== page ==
EU ambassador says retaliatory tariffs against the US should take effect in the next few weeks

Key Points
  • David O'Sullivan, the EU's ambassador to the U.S., says the EU will take a case to the World Trade Organization to "challenge the legitimacy" of the U.S. tariffs.
  • He says the Trump administration's plans to impose tariffs are "a step in the wrong direction" for world trade.
  • "We don't believe that European exports of steel and aluminum pose any threat to U.S. national security or even to United States economic interest," he says.
EU ambassador: This looks more like a trade skirmish than a trade war

David O'Sullivan, European Union ambassador to the U.S., told CNBC that the United States can expect retaliatory tariffs by the end of June.

"Similar to Canada, we will both take a case to the [World Trade Organization] to challenge the legitimacy of these tariffs and we will also exercise our rights under the WTO to apply rebalancing tariffs to an equivalent volume of U.S. exports," O'Sullivan said Thursday on "Power Lunch."

"We've already made the necessary procedural steps at the WTO, and I would expect that this would be taken forward in the next few weeks," he said. "So probably by the end of June we should see tariffs taking effect."

In March, President Donald Trump announced steel and aluminum tariffs as a way to alleviate what he called unfair trading practices.

On Thursday, Commerce Secretary Wilbur Ross said the Trump administration will place those tariffs on steel and aluminum imports from Canada, Mexico and the European Union effective at midnight Thursday. The levy will be 25 percent on steel imports and 10 percent on aluminum imports. The U.S. had given those allies a reprieve from the duties, but the exemptions were set to expire Friday.

The tariffs immediately drew sharp criticism from around the world, and the U.S. allies planned targeted retaliation. European Commission President Jean-Claude Juncker said the EU will introduce countermeasures. Canada announced retaliatory tariffs on steel and aluminum, and Mexico also said it would impose tariffs in response.

After Ross made the announcement Thursday, the European Commission tweeted: "The EU believes these unilateral U.S. tariffs are unjustified and at odds with World Trade Organization rules. This is protectionism, pure and simple."


O'Sullivan said the current tensions aren't a trade war yet but "a step in the wrong direction."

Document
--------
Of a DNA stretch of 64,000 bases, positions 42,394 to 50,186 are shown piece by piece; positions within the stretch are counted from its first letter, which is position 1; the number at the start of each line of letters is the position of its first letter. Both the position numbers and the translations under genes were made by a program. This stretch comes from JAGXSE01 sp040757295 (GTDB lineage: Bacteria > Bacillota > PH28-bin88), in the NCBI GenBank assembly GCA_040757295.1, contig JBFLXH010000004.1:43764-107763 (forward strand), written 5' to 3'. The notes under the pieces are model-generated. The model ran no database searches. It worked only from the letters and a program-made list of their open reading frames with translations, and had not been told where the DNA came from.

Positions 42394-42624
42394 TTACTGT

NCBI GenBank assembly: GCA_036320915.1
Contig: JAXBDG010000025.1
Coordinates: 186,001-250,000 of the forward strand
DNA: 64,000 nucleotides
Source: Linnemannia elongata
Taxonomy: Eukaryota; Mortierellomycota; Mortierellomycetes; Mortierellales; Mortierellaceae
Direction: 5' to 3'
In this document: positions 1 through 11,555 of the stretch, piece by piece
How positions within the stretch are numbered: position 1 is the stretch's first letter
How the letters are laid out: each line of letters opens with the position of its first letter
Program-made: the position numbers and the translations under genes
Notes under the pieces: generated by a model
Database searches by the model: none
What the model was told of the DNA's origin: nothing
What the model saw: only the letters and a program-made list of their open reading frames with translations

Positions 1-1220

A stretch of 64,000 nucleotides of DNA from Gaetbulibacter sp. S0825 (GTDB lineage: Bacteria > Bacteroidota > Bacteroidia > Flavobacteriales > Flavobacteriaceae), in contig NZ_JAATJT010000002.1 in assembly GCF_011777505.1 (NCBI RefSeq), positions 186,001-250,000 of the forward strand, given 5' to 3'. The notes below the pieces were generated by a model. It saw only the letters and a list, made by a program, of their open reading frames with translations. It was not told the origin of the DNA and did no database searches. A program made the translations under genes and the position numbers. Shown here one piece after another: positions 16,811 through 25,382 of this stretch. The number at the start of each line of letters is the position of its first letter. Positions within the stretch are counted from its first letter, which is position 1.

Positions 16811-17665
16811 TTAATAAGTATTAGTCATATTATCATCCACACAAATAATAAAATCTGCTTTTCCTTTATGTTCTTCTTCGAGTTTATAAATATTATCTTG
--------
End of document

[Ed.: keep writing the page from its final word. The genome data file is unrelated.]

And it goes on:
"We deeply regret the decision of the United States," he said. "We don't think these tariffs are justified. We don't believe that European exports of steel and aluminum pose any threat to U.S. national security, or even to United States economic interest."

"We are very disappointed," O'Sullivan said, adding it's "a bad day for world trade."

O'Sullivan said the EU has offered to discuss trade issues with the United States. But, he said, "We can only do that in an atmosphere of trust and confidence, and the imposition of these tariffs by the United States damages that mood."

"Both the United States and the EU are each other's most important trading partners," O'Sullivan said. "And we both do well economically out of that trade. And anything that seeks to reduce or diminish the importance of that trade will ultimately damage our respective economies."

The ambassador said the point of the EU tariffs is to "send a clear message that actions have consequences."

"Imposing unfairly these illegal tariffs, the United States has to understand that this will then have consequences for their exporters also," he said.

Mexican Ambassador to the U.S. Geronimo Gutierrez told CNBC that Mexico has also "been forced" to take equivalent actions, establishing tariffs on a series of products.

While there is no definitive list yet, potential imports would include steel products, pork, cheeses and cranberries.

"It's exactly dollar-to-dollar," Gutierrez said Thursday on "Closing Bell." "It's an equivalent measure on the damage that will be caused by the decision-making by the United States."

He said Mexico, the U.S.' third-largest trading partner in 2017, has had "good conversations" with the Trump administration in the last year and would like to continue NAFTA negotiations but only on a "level playing field."